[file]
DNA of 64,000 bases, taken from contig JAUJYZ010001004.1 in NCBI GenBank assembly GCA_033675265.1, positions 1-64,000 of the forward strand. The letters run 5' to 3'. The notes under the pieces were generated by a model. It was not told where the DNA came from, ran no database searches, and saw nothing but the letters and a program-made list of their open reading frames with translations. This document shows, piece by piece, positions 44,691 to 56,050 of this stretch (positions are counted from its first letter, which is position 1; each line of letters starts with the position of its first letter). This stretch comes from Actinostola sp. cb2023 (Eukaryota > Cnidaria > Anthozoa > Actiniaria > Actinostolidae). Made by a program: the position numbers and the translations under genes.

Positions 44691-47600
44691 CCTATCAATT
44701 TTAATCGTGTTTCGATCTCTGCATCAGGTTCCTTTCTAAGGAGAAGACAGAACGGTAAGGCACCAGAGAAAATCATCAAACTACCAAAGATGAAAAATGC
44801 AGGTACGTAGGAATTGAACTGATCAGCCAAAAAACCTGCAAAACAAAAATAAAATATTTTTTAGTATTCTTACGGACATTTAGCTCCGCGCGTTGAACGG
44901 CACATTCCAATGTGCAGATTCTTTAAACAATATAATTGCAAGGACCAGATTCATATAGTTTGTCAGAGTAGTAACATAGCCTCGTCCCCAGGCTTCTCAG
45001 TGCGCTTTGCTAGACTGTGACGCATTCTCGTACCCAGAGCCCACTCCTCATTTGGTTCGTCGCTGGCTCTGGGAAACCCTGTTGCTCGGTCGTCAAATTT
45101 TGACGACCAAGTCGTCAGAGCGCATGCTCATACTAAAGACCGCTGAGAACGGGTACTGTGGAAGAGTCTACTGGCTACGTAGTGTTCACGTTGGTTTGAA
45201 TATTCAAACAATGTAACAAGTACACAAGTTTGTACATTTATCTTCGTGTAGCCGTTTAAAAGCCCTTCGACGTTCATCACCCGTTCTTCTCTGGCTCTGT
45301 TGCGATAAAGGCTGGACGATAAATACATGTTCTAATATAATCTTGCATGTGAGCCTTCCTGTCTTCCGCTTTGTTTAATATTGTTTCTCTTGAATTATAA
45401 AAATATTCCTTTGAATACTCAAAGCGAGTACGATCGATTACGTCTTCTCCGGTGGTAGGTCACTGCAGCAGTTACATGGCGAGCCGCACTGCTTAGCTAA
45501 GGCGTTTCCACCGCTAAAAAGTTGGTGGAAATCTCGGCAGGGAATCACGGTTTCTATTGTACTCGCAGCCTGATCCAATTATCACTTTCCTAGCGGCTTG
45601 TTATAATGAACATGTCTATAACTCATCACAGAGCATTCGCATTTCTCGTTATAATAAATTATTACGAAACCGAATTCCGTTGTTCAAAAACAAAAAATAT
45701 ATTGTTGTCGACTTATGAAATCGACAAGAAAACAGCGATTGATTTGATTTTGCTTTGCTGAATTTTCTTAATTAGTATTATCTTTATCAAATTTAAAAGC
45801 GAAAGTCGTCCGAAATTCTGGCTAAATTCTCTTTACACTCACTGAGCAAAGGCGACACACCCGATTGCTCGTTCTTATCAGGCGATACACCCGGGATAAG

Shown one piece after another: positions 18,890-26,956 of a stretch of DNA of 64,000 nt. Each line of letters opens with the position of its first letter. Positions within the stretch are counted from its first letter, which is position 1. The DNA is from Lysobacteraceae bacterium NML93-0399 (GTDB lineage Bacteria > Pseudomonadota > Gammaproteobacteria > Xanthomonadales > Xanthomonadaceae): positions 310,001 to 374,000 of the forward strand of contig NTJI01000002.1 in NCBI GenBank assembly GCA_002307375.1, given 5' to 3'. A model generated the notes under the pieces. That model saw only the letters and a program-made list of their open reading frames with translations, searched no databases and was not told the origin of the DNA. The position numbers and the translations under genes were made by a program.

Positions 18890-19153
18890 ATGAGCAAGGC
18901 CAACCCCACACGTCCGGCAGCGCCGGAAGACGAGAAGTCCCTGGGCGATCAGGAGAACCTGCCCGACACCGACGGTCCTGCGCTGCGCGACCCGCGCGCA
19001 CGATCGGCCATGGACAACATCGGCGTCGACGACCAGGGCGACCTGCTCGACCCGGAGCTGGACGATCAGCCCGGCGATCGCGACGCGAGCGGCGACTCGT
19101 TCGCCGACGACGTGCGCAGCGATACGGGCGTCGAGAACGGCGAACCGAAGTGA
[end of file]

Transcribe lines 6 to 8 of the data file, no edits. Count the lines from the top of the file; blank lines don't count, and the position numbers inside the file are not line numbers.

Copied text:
44901 CACATTCCAATGTGCAGATTCTTTAAACAATATAATTGCAAGGACCAGATTCATATAGTTTGTCAGAGTAGTAACATAGCCTCGTCCCCAGGCTTCTCAG
45001 TGCGCTTTGCTAGACTGTGACGCATTCTCGTACCCAGAGCCCACTCCTCATTTGGTTCGTCGCTGGCTCTGGGAAACCCTGTTGCTCGGTCGTCAAATTT
45101 TGACGACCAAGTCGTCAGAGCGCATGCTCATACTAAAGACCGCTGAGAACGGGTACTGTGGAAGAGTCTACTGGCTACGTAGTGTTCACGTTGGTTTGAA